• pkadare
        pkadare commented
        Editing a comment
        Thanks, that's kind of the option I was leaning towards as well.

      Will your guests be gathered around or near the cookers? Would you be able to interact while cooking?

      Although most here want to provide the best food possible, the purpose of a get together is to, well, get together. To me, option 3 sounds good, but if you can handle the cookin' and the talkin' at the same time, the best food will be "hot off the grill".


      • smokin fool
        smokin fool commented
        Editing a comment
        Nailed it.
        Depends on how many bowling pins you can juggle the day of. I know when I do cooks this inevitably one pin lands on my melon.
        I find Mexican tastes better the second day anyways.
        Don't forget the guacamole, simple and easy to make right in front of guests.

      • FireMan
        FireMan commented
        Editing a comment
        Personally, guacamole is best a few hours to next day. Just me sayin, fer same reason anything else tastes better from a melding of tastes over time.

      If this was me, I would cook everything the day of. Not even sure I can articulate why...I guess because I feel it's always better straight off the cooker (vs. being reheated), plus I selfishly enjoy my guests seeing the work that goes into dinner. Not to mention it can be a great excuse to give yourself a brief break if one is desired. Of course, if this was me, I would also screw something up because I waited until the day of...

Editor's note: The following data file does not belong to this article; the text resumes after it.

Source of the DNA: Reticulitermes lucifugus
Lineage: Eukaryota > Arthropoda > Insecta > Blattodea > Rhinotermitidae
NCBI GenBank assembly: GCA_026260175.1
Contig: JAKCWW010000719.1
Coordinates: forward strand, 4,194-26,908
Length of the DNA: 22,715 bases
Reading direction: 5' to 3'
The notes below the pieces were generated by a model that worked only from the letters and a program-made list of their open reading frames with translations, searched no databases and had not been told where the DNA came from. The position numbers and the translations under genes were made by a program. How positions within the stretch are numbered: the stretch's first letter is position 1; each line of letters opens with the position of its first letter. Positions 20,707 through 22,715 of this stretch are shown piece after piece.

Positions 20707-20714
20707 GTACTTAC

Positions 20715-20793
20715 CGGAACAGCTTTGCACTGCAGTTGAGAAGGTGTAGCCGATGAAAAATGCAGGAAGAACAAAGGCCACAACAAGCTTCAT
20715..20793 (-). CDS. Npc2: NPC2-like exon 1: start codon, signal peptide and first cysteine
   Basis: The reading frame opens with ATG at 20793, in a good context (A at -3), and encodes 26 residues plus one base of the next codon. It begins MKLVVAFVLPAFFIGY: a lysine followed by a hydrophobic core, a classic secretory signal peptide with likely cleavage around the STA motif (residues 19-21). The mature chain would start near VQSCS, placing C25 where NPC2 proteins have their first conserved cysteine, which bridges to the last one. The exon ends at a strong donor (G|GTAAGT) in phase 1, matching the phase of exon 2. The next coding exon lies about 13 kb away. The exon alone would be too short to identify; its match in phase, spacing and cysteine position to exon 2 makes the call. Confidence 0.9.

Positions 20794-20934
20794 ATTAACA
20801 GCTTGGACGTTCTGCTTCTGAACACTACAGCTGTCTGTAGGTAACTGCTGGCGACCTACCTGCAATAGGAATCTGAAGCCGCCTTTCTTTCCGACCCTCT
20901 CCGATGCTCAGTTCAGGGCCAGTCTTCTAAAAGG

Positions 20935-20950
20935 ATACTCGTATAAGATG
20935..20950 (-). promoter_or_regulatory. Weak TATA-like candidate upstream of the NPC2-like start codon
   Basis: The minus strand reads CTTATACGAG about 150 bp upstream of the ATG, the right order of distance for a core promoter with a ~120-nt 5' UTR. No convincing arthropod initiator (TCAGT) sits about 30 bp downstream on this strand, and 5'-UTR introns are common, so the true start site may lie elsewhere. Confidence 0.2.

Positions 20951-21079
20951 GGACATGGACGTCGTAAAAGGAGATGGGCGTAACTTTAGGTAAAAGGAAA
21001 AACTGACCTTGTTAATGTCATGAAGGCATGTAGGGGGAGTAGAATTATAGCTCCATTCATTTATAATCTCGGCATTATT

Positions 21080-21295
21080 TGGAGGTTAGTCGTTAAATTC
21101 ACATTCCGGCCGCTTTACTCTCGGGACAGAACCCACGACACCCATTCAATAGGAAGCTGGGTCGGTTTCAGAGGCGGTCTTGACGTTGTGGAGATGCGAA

Of the three meats, I'd be least likely to cook the steak ahead of time. Reheated steak never tastes right to me.

        For both the Al Pastor and the chicken - you can cook and then chop in advance and then reheat in a skillet/griddle to get it nice and crispy which will only take a few minutes and not worry too much about overcooking it. For the chicken, that would be very similar to how I do halal-style street meat. Grill off the chicken thighs, let rest/chop and then cook a second time to get crispy

        Thinking the order would be grill the steak to doneness and then while its resting, cook up the sliced al pastor and chopped chicken thighs and then chop up the steak and serve all together.

        For what you are cooking, I don't see the need/benefit for sous vide


        • pkadare
          pkadare commented
          Editing a comment
          The sous vide is simply for ease of reheating if I make stuff in advance.

        For the chicken, look at Troutman's Chicken Tinga recipe which seems like it could be done before hand


        • pkadare
          pkadare commented
          Editing a comment
          Thanks, that does look great and yes, looks like I could get everything ready the day before and then just finish in a skillet the day of.

        Taco Bell "family Feast?" oh never mind.
        Cerveza PBR

        P.S. PBR and Taco Bell go together, in that order.
        Last edited by bbqLuv; August 30, 2021, 10:27 AM.